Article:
Rebeca: I'm Rebeca Ibarra filling in for Tanzina Vega and you're listening to The Takeaway. The drive to unionize Amazon workers in Bessemer, Alabama continues to intensify with some celebrities and elected officials announcing their support. Last weekend, although he didn't endorse the formation of the Union President Biden chimed in.
President Biden: Today and over the next few days and weeks workers in Alabama and all across America are voting whether to organize a union in their workplace. This is vitally important, a vitally important choice. As America grapples with a deadly pandemic, the economic crisis, and the reckoning on race, what it reveals, the deep disparities that still exist in our country.
Rebeca: For the past few months, the Amazon workers in Alabama have been organizing against a company that has vehemently fought unionization efforts in the past. In early February, workers began casting their votes on whether to form a union or not. Amid the COVID-19 pandemic, Amazon workers began denouncing difficult working conditions saying the company was exploiting them, making them work long hours for little pay, and under precarious conditions. If the majority of workers in the Alabama warehouse vote yes, this will be the first Amazon workplace to be unionized.
Here to help us understand the unionizing efforts in Alabama is Lauren Kaori Gurley staff writer at Motherboard vice's tech site. Lauren, great to have you back.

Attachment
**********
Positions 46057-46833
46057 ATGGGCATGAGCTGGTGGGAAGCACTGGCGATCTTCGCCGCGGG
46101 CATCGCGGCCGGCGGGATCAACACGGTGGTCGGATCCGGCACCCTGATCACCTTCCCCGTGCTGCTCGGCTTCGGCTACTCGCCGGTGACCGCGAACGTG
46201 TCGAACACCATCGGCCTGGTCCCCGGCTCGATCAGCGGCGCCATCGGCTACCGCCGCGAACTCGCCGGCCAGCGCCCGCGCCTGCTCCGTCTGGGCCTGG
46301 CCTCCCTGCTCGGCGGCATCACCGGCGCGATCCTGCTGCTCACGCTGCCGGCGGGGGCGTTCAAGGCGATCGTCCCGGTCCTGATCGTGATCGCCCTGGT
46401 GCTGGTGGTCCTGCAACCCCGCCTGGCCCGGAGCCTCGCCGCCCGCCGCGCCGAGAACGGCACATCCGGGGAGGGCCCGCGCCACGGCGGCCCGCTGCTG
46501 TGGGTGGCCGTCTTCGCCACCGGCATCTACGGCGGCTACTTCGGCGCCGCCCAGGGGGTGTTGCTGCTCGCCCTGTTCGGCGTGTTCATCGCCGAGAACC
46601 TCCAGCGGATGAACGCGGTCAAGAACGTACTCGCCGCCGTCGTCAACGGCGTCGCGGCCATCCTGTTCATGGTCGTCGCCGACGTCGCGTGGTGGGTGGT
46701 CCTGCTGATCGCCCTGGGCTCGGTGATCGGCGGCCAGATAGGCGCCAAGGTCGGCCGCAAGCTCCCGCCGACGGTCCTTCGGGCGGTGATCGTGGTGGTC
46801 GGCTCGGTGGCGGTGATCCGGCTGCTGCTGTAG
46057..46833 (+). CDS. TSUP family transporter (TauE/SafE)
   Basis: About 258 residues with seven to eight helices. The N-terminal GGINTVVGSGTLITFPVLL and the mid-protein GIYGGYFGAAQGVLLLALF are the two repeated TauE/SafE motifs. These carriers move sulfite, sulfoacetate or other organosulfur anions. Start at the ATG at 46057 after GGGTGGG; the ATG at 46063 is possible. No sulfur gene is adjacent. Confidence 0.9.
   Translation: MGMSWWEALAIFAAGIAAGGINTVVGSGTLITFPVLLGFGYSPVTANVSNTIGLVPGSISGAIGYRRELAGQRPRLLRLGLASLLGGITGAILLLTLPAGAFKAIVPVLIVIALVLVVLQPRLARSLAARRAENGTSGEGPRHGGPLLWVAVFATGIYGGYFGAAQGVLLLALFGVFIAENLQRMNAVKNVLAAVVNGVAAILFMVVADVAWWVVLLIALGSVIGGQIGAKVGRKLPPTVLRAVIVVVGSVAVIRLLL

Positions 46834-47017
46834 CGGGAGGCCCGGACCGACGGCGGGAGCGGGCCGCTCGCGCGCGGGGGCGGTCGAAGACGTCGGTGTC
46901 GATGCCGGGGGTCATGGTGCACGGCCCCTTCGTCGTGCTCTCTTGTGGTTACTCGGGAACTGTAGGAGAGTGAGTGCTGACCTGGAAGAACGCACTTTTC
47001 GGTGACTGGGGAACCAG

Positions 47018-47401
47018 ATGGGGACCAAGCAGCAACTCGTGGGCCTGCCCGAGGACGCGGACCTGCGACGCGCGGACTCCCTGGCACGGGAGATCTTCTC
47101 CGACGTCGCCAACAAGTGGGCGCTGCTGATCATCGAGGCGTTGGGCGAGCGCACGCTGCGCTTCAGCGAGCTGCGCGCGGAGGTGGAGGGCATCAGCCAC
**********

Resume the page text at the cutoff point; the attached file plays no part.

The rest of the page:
Lauren: Thank you so much for having me, Rebeca.
Rebeca: Can you tell us what workers have been telling you regarding the unionization efforts? How are they feeling?
Lauren: I was actually down in Bessemer, Alabama last week, interviewing workers. I think there are very strong yes and no camps and still a lot of undecided or uninterested voters. The job is extremely draining and difficult and you have a lot of people who are really focused on that. That said like I said, there is a very strong contingent of workers who feel that-- This warehouse only opened in March of 2020, so it's brand new. They feel like Amazon has let them down. They did not realize how stressful and straining on their bodies and mental health this job is. They didn't recognize that before and they began organizing very early on and received-- The union drive gained momentum, quicker and more forcefully than any other Amazon union drive that has, taken place so far in the company's history.
Rebeca: You've reported on the many ways Amazon has challenged unionization efforts. Let's break down some of these examples in Alabama. What kind of outreach has Amazon been engaging in with workers.